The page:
A quarter of student loan borrowers said they'd boycott repayment

Biden to launch temporary safety net for student loan borrowers at risk of default

The average student loan balance is nearly $38,000.

As millions of student loan borrowers prepare to get their first student loan bills in more than three years, some said they would refuse to pay.

In fact, one in four Americans with student loan debt said they’ll boycott student loan payments when they are set to resume on Oct. 1, according to a poll commissioned for Newsweek. And 33% said they would maybe consider refusing to pay. 

Student loan payments are set to resume on Oct. 1 following a federal pause approved by President Donald Trump at the onset of the COVID-19 pandemic in March 2020. After these provisions had been extended multiple times under President Joe Biden’s administration, interest began to accumulate in September. 

But moving forward, many borrowers said they aren’t prepared to fit student loan payments back into their budgets. More than half (58%) of borrowers with student loan debt said they will have difficulty paying it off, the Newsweek poll said. And 24% said they owe more than $10,000. 

The average student loan balance is $37,718, according to Educationdata.org. Additionally, more than a third of Americans believe student loan payment resumption will add $1,000 to their monthly payments, a survey by Empower said. And that can deliver a significant impact to those who’ve acquired external debt within the payment pause.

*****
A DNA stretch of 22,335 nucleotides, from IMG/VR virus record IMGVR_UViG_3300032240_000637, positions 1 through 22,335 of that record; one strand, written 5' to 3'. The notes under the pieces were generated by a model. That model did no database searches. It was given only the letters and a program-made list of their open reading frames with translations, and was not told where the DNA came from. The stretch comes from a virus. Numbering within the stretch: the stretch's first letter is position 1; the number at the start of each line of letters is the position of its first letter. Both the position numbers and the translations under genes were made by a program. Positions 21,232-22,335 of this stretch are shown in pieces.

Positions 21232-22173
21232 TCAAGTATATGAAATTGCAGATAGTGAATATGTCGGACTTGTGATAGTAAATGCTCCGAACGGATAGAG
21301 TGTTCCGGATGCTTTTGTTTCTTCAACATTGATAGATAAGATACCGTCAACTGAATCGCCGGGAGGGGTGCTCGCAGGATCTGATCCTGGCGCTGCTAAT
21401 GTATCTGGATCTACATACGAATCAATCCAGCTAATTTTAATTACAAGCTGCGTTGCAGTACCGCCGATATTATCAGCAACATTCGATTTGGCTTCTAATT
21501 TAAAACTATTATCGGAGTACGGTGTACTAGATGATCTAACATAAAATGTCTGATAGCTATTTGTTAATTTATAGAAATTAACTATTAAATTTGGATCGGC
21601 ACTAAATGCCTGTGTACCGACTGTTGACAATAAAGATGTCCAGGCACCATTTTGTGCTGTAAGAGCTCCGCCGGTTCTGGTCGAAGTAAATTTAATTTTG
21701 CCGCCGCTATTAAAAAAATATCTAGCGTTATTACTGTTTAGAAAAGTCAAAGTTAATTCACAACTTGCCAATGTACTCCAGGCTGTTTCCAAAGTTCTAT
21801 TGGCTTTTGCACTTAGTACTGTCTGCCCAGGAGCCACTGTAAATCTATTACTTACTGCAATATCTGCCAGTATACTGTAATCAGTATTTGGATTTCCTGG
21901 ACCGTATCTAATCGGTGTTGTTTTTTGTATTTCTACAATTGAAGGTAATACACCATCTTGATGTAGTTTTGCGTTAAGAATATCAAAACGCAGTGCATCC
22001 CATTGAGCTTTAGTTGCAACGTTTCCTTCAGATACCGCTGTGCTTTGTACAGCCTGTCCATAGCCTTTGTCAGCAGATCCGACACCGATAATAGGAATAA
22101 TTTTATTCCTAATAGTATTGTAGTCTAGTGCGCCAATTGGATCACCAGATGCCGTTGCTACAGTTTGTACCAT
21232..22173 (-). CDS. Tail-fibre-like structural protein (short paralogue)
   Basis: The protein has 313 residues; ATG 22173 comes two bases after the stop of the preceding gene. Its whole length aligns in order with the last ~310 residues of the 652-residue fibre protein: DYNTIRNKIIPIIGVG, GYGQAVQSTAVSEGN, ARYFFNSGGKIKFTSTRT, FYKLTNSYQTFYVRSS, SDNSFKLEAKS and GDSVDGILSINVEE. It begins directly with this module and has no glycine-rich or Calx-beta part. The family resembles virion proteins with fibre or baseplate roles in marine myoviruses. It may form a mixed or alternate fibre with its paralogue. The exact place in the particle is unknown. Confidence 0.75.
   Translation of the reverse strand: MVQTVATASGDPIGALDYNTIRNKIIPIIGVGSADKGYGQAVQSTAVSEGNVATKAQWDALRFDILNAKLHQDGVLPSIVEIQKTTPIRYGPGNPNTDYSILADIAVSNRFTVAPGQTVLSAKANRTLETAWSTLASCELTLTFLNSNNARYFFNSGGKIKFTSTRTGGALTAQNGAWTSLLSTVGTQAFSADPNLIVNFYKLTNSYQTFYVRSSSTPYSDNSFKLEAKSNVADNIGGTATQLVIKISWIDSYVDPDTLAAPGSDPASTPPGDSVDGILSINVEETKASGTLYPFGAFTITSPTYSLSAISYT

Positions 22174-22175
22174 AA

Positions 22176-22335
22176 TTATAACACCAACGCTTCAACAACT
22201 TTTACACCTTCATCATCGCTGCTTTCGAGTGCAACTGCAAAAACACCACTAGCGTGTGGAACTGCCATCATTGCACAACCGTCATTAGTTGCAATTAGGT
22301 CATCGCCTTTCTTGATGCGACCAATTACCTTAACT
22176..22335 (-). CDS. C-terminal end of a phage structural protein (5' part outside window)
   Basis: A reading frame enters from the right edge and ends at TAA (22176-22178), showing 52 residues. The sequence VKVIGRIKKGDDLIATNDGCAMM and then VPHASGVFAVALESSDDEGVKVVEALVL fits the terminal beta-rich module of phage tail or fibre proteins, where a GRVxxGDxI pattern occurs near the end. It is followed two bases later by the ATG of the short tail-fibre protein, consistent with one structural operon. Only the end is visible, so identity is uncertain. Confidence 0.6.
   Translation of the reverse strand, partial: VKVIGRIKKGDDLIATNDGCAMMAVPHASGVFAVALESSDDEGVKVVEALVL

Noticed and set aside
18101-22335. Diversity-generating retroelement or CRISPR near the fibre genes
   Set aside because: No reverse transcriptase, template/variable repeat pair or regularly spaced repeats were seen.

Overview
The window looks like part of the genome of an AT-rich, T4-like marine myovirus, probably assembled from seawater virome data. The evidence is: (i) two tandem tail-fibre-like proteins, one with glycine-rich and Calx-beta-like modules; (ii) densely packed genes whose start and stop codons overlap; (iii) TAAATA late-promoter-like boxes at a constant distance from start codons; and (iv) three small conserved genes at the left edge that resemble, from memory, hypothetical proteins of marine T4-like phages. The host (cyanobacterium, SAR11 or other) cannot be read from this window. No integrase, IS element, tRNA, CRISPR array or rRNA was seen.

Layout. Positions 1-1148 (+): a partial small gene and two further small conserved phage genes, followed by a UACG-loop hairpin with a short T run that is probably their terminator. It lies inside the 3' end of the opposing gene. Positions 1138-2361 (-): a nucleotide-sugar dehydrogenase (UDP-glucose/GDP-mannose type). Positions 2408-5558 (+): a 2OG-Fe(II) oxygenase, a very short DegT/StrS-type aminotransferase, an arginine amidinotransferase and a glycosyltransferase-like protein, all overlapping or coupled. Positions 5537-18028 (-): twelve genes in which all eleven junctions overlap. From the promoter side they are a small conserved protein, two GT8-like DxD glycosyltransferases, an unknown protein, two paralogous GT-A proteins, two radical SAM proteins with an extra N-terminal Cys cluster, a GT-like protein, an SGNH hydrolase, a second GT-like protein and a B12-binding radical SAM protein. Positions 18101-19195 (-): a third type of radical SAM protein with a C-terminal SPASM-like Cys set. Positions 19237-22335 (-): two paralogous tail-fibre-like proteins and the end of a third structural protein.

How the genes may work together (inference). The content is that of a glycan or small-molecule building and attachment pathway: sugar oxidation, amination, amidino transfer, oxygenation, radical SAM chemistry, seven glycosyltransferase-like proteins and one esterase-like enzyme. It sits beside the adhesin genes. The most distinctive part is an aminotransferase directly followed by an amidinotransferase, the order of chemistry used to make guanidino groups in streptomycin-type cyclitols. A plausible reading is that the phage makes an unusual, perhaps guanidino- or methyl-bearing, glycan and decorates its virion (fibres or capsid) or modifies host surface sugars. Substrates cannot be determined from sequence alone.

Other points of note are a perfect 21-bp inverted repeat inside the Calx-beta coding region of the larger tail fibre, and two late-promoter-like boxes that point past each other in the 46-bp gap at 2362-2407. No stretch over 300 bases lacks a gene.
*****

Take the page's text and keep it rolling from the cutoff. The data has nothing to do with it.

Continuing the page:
"Over the course of the student loan payment pause, many consumers who currently have student loans acquired new credit products, increasing their monthly payment obligations," Liz Pagel, TransUnion's senior vice president of consumer lending, said in a statement. "For many consumers, their total monthly payments today, without student loan payments, exceed what they were paying in aggregate in 2020 prior to the pause. Adding the new payments to the mix will be a noticeable payment shock." 

Nonetheless, the Education Department is currently working on various initiatives to offer federal student loan relief to millions. However, these efforts likely won’t support private student loan holders. 

If you have private student loans, you may not benefit from Biden’s student loan relief programs. But you could consider lowering your monthly payments by refinancing your loans to a lower interest rate. Visit Credible to get your personalized rate in minutes.


Biden to launch student loan default safety net 

To help financially troubled student loan borrowers, the Education Department has launched its on-ramp program, designed to temporarily help Americans avoid significant damage to their credit.

The on-ramp student loan program is scheduled to run from Oct. 1 to Sep. 30, 2024, the Department of Education said. 

"Financially vulnerable borrowers who miss monthly payments during this period are not considered delinquent, reported to credit bureaus, placed in default or referred to debt collection agencies," the White House said in a statement